Women are often subjected to gross discrimination first as daughters and later as daughter – in –laws. They are suppressed and crushed between the milestone of the two identities and the two homes; one where she is born and other where is transplanted after marriage. This is the actual life of Indian woman. She faces various difficulties and upheavals after her marriage.

She thinks of being independent umpteen numbers of problems crop up and she has to face suffering caused by broken relationship. There are three images of women in Indian tradition as Sita, Shakuntala and Savitri which exemplify the qualities of ideal wife. These three archetypical characters do not have any aspiration beyond serving their lords.

They never yearned for an identity of their own instead merged theirs into that of their spouse but the modern women do not concur with the former archetypes. They are vying with their male counterparts and no more want to be puppets in the hands of patriarchy.  The modern woman questions the conventions and confronts with the traditions which tend to undermine her dignity and individuality. Women who in spite of being traditional still retain their individuality make their appearance in the novels of Kamala Markandya. The women have been facing challenges in their quest for self fulfillments are seen in the novels of Nayantara Sehgal. The novels of Indian women writers always present women who are traditional in their way of their living but modern in their outlook and remain undeterred in achieving their self. Simon De Beauvoir analyzed that men viewed woman different from themselves in The Second Sex (1949).

In being defined as other, woman are reduced to the status of The Second Sex even Milton in his great epic Paradise Lost said “He for God only she for God in him”. This statement of Milton raised much hue and cry but even in modern times though women have crossed their threshold and succeeded in winning accolades for her in patriarchal society. The most men are reluctant to acknowledge their efforts which they put in to prove themselves and often their fame and name are in vain without whole hearted acceptance of their husbands. The novel named Going Home by Lakshmi Kannan is very nicely depicts all kind of women far and wide, cutting across class and caste.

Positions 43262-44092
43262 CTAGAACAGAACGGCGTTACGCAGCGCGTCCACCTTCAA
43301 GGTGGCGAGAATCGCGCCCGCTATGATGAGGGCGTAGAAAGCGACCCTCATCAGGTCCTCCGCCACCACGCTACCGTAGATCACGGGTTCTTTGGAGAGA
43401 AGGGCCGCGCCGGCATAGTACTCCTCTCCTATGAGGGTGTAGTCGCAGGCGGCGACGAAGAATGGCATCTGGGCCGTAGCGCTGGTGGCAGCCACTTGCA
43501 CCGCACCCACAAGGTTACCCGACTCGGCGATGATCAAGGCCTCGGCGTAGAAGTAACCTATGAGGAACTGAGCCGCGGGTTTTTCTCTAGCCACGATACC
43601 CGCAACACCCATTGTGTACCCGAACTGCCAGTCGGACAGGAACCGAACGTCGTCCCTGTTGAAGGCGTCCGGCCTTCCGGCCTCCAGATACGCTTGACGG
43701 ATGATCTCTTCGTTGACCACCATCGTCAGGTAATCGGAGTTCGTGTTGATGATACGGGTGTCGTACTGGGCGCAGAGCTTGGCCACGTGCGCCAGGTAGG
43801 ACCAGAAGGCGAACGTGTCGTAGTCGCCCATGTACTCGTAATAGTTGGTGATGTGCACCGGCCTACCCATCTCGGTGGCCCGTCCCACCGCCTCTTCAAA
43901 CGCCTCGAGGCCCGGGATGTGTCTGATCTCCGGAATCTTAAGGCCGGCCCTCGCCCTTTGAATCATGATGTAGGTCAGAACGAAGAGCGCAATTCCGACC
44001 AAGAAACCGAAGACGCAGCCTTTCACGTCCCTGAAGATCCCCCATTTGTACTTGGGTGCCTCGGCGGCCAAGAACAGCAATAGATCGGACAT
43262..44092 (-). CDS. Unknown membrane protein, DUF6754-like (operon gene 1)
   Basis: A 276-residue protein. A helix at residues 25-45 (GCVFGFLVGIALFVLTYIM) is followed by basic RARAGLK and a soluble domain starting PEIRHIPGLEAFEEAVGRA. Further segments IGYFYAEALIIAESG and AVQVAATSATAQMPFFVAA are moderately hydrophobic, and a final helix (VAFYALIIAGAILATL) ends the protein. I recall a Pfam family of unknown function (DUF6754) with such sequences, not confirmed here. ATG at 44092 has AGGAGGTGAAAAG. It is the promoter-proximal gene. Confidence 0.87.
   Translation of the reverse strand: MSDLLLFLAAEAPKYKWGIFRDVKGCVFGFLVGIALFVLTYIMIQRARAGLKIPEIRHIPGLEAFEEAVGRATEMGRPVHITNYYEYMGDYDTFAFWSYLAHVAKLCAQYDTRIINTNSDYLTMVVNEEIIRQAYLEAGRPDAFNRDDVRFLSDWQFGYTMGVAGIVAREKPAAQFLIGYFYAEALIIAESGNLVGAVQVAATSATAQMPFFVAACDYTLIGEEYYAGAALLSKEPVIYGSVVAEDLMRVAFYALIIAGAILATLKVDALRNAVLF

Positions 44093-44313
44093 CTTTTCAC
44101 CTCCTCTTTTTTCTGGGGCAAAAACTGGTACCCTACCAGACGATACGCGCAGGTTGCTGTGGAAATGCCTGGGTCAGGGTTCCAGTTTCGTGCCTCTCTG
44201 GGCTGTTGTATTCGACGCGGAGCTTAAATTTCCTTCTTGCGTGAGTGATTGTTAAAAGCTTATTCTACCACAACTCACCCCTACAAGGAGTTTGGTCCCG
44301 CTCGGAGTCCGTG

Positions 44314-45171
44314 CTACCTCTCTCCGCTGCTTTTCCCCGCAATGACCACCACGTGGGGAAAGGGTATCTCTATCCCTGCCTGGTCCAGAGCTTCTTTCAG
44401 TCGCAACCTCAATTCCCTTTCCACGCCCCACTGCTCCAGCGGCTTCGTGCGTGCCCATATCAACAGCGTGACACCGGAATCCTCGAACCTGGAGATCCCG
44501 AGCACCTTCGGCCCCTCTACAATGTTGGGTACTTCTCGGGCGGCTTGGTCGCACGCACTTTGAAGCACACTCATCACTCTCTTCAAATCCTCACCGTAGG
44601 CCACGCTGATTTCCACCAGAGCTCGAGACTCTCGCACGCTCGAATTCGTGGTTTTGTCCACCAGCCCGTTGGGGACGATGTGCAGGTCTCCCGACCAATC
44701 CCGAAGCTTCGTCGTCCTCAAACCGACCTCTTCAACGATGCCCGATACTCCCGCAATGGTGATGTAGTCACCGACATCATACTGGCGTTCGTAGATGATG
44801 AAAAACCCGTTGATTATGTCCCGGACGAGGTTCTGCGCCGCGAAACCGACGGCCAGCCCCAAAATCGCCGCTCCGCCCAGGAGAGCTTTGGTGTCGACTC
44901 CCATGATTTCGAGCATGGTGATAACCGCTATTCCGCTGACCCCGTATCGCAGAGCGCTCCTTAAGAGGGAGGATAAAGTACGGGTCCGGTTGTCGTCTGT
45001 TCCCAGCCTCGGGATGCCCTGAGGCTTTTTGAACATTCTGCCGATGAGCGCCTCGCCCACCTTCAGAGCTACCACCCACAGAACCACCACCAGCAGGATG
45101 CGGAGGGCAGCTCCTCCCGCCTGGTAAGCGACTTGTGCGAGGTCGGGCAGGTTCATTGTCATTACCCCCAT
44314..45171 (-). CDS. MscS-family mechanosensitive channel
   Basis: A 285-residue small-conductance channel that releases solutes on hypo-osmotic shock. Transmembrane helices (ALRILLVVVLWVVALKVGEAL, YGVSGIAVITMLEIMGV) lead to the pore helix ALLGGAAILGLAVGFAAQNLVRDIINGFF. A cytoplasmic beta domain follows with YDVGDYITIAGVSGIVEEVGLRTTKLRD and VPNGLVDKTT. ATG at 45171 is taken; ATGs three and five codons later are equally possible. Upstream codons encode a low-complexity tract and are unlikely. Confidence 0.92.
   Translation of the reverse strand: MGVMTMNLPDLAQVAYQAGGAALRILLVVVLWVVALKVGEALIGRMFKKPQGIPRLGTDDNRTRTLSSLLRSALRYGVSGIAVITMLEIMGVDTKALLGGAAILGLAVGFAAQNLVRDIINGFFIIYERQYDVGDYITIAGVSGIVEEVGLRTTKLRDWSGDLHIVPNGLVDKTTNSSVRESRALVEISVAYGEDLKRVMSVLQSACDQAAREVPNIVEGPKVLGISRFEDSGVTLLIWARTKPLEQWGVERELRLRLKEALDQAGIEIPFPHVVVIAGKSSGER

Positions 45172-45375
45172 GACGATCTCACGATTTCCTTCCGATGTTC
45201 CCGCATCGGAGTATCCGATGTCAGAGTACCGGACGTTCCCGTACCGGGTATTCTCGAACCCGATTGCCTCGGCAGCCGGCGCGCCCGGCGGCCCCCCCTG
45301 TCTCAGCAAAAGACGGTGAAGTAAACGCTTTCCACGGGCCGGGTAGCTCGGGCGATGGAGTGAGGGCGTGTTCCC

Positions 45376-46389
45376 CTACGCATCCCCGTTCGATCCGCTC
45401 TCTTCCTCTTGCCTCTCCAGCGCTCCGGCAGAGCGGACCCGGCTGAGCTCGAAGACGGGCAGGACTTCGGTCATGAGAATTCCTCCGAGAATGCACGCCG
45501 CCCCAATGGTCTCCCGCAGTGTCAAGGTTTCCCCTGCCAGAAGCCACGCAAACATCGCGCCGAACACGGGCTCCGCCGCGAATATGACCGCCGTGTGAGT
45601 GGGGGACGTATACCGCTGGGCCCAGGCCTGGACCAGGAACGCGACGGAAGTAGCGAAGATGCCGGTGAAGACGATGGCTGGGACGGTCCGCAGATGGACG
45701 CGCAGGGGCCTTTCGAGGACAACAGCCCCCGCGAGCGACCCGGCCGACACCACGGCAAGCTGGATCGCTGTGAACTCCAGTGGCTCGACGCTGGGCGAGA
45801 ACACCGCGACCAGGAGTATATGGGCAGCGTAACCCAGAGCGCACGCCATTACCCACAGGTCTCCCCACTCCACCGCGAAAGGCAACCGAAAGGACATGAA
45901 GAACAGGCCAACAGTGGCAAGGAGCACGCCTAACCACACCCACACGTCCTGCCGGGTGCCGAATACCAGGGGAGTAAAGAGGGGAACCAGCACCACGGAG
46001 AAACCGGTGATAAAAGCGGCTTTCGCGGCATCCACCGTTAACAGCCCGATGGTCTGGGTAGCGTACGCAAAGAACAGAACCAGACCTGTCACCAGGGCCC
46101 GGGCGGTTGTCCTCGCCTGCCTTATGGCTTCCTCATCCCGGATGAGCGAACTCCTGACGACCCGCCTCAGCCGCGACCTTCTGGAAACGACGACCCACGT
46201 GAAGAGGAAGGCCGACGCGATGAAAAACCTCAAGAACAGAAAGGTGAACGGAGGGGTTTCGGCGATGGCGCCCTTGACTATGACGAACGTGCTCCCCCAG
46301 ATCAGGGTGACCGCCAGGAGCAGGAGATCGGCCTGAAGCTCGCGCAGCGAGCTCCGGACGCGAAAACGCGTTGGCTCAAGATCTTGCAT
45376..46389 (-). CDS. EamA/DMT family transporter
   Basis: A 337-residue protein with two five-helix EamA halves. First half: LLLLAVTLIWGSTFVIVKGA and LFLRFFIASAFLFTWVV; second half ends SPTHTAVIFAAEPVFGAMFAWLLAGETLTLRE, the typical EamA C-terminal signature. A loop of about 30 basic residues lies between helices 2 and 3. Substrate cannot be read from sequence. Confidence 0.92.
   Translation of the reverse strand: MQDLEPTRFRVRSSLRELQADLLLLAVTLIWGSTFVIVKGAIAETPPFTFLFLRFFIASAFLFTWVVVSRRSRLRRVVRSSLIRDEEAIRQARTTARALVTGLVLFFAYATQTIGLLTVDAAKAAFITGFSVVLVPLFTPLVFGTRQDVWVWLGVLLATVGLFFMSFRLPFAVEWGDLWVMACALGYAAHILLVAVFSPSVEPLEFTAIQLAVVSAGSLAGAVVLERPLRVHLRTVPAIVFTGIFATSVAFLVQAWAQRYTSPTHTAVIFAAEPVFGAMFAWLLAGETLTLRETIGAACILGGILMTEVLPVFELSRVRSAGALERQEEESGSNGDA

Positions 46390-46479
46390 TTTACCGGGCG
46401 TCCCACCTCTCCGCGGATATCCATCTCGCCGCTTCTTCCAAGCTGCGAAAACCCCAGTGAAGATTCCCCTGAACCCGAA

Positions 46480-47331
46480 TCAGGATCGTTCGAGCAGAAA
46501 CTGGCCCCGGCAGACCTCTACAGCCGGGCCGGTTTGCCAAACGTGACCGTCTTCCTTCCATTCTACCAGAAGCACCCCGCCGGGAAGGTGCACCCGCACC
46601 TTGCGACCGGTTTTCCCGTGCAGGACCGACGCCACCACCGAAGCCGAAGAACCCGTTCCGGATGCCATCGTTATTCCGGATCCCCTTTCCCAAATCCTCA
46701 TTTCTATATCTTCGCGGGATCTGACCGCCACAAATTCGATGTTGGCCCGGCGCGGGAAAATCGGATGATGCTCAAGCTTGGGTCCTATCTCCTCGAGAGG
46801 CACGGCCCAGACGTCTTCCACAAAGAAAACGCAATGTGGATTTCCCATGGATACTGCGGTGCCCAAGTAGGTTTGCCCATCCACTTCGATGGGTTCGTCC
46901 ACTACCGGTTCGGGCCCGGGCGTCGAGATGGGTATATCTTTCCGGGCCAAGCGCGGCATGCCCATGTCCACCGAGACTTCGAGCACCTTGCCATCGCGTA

It deals with issues of freedom and identity of women within the Indian household. It finds the meaning of home by the portrayals of various women characters. This novel is based on Tamil novel Aathukku Poganam. The immediate concern of the novel is the tradition which desires women a fair share of property and the brilliant exploration of themes of home, exile and home making at various levels. Gayatri is protagonist of the novel Going Home and her friend Rama throws a light on the plight of middle class Indian women burdened with responsibilities and domesticity.

 The question rises in my mind that does woman happy in the home of parents or in her second home (husband’s). But both the friends’ narratives reveal their effort to get freedom from mediocrity that binds them restricts them. They become speed breakers in their path of fulfilling their dreams. Their duties as a wife, daughter –in – law and mother hardly permit them to maintain equilibrium between all those factors and this vicious circle and leave them frustrated and their angst is seen in their actions. Women are seen as wooden show pieces subjected to male hegemony.

I would like to quote from Ibsen’s play A Doll’s House “Nora wanted to be something worthier than doll in the doll’s house.” Gayatri, the protagonist of the novel Going Home always becomes nostalgic and takes pleasures in finding the memories of her maternal grandfather house in Mysore. As a child she often tells her friend “I am going home” and it becomes one of the recurring themes of the novel. She describes minutely every nook and corner of maternal grandfathers’ home in contrast to the flat in Delhi where she live


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